Taxing Lessons Case Summaries

Case — Counting the Hours in Rental Real Estate Losses

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TL Case Summ


Do hours spent “on call” count when determining whether real estate losses can be currently deducted?


Taxpayer Says: In addition to time spent actually working on his rental properties, he spent additional time “on call” and ready to perform work. These hours count toward meeting the requirement that allows losses from the rental properties to be fully deducted on his current return.

Internal Revenue Service Says: The “on call” hours do not count because the taxpayer was not performing personal services for the rental properties during those times. The rental loss is not fully deductible in the current tax year.


From Internal Revenue Code Section 469: Generally disallows any passive activity loss for the tax year. A passive activity is any trade or business in which the taxpayer does not materially participate.

From Internal Revenue Code Section 469(c)(2): A rental activity is generally treated as a passive activity regardless of whether the taxpayer materially participates.

From Internal Revenue Code Section 469(c)(7)(B): A taxpayer qualifies as a real estate professional and is not engaged in a passive activity under section 469(c)(2) if: (i) more than one-half of the personal services performed in trades or businesses by the taxpayer during such taxable year are performed in real property trades or businesses in which the taxpayer materially participates, and (ii) such taxpayer performs more than 750 hours of services during the taxable year in real property trades or businesses in which the taxpayer materially participates [750-hour service performance requirement].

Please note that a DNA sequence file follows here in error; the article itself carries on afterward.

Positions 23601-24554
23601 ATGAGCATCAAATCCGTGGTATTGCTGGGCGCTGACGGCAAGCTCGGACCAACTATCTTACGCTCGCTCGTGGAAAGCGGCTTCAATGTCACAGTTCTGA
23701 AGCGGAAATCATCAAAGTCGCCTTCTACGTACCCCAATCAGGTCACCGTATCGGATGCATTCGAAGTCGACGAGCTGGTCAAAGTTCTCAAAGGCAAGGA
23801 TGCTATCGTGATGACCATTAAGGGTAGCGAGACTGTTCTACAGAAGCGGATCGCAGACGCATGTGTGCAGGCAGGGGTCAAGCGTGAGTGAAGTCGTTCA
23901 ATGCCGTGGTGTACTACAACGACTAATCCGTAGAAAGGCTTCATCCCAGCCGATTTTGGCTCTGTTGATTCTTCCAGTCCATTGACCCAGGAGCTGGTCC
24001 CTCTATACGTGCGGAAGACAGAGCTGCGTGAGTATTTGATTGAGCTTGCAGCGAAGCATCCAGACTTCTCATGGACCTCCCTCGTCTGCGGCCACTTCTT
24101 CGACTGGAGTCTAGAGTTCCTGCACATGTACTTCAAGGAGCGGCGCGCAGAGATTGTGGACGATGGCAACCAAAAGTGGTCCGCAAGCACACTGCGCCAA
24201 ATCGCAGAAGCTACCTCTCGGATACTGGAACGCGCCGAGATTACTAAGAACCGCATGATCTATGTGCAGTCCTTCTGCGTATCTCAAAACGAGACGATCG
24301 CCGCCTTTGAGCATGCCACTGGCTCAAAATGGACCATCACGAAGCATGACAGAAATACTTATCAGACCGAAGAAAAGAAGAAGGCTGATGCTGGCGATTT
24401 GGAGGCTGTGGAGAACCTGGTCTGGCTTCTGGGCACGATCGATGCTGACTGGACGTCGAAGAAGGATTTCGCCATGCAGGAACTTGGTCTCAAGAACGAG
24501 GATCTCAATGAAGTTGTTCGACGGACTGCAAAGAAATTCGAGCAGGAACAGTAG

From Federal Tax Regulation 1.469-9(b)(4): Personal services means any work performed by an individual in connection with a trade or business.


Taxation of real estate rentals is governed by the passive loss rules of the Internal Revenue Code, which limit deductions and other tax benefits related to your rental properties. That means if you have a loss on a rental property, you may not be able to deduct the entire loss on your income tax return in a particular year.

Two exceptions to the general rule exist. One is when you “actively participate” in the rental activity, you may be able to deduct up to $25,000 of the losses (limited by your adjusted gross income). Under another special rule, when you “materially participate” in your rental and meet certain eligibility requirements, you can be considered a real estate professional. In that situation, your losses are treated as business losses, and are not limited by the passive activity rules.

In this case, the taxpayer had a full time job and owned four rental properties. In 2007, when he was not at his full time job, he spent 645-1/2 hours performing maintenance and other services on his rentals. In addition, he was “on call”, and ready to perform any necessary work on the rentals when he was not at his full time job. He believes these “on call” hours count toward the 750-hour service performance requirement that would allow his rental losses to be deducted in full on his 2007 tax return.

The IRS says that while the taxpayer could have been called on to perform work, he was not actually performing work on the rentals while “on call” and those hours do not count. The losses are not fully deductible in 2007.


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HL Carpenter, an experienced investor and a CPA, specializes in reader friendly articles on taxes and investing for individuals and small businesses, and publishes two newsletters: Taxing Lessons and Top Drawer Ink. Visit and

This information should not be considered legal, investment or tax advice. Taxing Lessons and Top Drawer Ink Corp. do not provide legal, investment or tax advice. Always consult your legal, investment and/or tax advisor regarding your personal situation.


Sorry, wrong answer :(
Right answer!
For the IRS. Time “on call” for the rental properties does not satisfy any part of the 750-hour service performance requirement. Taxpayer’s rental real estate activities must therefore be treated as a passive activity under section 469(c)(2). (Editorial note: The taxpayer’s adjusted gross income of $131,656 also limited the amount he could deduct under the $25,000 rule.)